Taking It Literally

So I had occasion to talk with a feller — well-educated Christian and all — who was a bit unsure about various Old Testament miracles — Joshua’s long day and so on. It got me to thinking.

As I observed in another post earlier this year, allegorizing your way over the first eleven chapters of Genesis at 30,000 feet is downright common. Once you get past the flood, most people who would think of themselves as theological conservatives settle down and swallow the supernatural texts. There are some Red Sea doubters and like that, but it’s pretty uncommon among self-professed conservatives.

By the time we get to Jesus feeding the 5,000 or doing miraculous healings, pretty much everybody has landed the plane and is prepared to take the supernatural doings quite literally. And of course, you have to land the plane sometime before the resurrection and ascension in order to remain a Christian in any meaningful sense.

But if you have the sort of sensibilities that are offended by miracles, the resurrection is just as much an offense as any other supernatural text. Once you’ve conceded the need to land the plane, is there any reason not to land it earlier? Why is the resurrection of Jesus plausible, but turning water into wine is not? Why are Jesus’ miracles plausible, but Joshua’s miracles suspect? Why believe the Red Sea crossing, but doubt the Flood? Why believe John 1’s account of creation, but doubt Genesis 1’s account of it?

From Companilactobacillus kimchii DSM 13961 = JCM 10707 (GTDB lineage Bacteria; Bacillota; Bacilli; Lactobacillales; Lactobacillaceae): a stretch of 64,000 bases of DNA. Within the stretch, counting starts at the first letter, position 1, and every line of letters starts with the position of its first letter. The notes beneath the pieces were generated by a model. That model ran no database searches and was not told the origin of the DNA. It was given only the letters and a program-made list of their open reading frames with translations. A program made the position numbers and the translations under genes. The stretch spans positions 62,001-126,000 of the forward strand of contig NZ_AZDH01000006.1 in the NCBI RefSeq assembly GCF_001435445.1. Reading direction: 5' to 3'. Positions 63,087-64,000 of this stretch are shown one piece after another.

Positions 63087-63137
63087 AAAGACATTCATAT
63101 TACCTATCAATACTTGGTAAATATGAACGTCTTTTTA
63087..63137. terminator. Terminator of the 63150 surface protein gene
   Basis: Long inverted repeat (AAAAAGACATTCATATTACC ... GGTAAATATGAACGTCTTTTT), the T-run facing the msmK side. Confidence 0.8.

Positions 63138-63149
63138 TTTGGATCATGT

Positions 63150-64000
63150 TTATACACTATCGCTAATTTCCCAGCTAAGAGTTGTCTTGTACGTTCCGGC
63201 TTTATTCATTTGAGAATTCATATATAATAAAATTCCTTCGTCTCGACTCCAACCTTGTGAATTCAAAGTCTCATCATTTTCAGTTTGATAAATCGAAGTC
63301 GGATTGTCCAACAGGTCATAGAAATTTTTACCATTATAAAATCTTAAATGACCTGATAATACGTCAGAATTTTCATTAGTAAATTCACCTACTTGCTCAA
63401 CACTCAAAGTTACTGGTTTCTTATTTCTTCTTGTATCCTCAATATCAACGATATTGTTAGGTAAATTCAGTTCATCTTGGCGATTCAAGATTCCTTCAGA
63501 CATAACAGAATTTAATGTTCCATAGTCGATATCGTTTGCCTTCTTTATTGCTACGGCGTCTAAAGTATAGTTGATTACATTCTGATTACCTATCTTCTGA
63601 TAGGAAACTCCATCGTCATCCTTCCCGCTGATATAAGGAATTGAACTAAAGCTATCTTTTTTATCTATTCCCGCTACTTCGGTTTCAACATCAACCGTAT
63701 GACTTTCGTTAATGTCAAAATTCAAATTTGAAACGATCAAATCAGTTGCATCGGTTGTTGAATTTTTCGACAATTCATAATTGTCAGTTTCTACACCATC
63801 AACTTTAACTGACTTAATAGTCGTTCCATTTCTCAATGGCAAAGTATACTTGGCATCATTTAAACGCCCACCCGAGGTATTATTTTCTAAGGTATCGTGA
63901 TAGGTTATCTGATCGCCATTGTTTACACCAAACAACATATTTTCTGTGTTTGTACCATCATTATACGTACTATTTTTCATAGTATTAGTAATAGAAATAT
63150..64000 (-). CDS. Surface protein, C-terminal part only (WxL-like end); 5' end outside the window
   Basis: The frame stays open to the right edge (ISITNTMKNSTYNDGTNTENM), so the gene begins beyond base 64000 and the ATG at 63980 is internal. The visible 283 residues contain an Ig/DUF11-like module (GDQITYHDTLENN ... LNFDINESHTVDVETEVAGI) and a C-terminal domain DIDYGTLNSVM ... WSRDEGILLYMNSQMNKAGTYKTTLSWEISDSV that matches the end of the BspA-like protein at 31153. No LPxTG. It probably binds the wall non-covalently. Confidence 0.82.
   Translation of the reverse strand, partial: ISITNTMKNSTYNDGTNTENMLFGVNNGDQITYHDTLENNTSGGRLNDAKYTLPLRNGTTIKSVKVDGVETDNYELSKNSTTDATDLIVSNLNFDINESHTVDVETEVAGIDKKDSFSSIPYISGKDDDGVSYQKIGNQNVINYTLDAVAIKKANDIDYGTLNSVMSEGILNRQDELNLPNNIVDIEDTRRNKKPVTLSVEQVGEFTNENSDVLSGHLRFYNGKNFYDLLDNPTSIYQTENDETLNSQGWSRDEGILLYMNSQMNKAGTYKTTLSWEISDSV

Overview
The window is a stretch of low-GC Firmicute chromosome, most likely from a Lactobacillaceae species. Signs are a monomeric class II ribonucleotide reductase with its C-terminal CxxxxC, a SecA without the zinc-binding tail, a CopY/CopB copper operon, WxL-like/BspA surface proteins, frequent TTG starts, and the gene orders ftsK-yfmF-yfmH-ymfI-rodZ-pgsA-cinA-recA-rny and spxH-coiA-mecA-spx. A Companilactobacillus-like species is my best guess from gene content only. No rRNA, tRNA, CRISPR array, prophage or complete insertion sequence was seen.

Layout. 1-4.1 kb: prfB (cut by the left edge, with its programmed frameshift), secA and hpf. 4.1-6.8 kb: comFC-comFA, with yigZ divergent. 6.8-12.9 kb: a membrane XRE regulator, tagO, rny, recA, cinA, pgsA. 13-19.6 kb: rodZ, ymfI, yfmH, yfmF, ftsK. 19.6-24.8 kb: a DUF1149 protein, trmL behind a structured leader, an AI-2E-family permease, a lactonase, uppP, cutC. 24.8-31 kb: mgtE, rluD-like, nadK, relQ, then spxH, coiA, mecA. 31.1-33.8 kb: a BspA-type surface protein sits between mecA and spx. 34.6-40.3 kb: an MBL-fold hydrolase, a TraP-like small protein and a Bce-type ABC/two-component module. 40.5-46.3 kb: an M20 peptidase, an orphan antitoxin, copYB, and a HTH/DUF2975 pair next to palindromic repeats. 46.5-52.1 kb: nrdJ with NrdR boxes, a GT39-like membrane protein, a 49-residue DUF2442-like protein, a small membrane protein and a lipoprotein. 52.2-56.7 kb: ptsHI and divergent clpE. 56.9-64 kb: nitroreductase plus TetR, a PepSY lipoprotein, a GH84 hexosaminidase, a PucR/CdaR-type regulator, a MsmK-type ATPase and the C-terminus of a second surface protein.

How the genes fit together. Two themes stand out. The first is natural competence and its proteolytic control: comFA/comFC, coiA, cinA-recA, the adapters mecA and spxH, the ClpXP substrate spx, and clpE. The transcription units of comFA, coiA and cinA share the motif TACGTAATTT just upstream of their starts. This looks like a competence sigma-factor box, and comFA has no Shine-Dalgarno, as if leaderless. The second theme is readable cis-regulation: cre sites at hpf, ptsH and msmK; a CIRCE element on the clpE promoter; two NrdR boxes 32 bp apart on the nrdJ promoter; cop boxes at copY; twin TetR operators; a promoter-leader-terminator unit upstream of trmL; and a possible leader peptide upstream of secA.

If you’re going to swallow the resurrection, what’s so hard about reading the whole Story as sober history from end to end?

This is far from the only area in which we balk at the Bible because it offends our sensibilities in some way. I have begun to feel generally that taking it literally — far from being a bonehead hermeneutical move — is in fact badly underrated.

I hope to explore this idea more in upcoming posts.


3 Responses to Taking It Literally

  1. Trolly Ho! says:

    If I were your friend, I’d be afraid that a personal conversation might turn into an angry blog-post that bashes my opinions. #howtolosefriends

  2. Tim Nichols says:

    Wow. I’m sorry you don’t know how to read a different opinion, clearly stated, without hearing anger. That must be quite a struggle for you.

    In reality, you’d have nothing to worry about. We have these conversations in person, over a cup of coffee or a pint of beer, and we remain friends at the end.

  3. Trolly Ho! says:

    Never fear! Troll king also delights in drinking a cup of Joe with all sorts of people with different backgrounds and opinions!

    The problem is your opinion stated at the expense of a “feller–well-educated Christian and all . . .”

    I’m sorry you don’t know how to read a simple statement and “take it literally,” nor are you able to admit, or see past, your own anger. That must be a real struggle for you!

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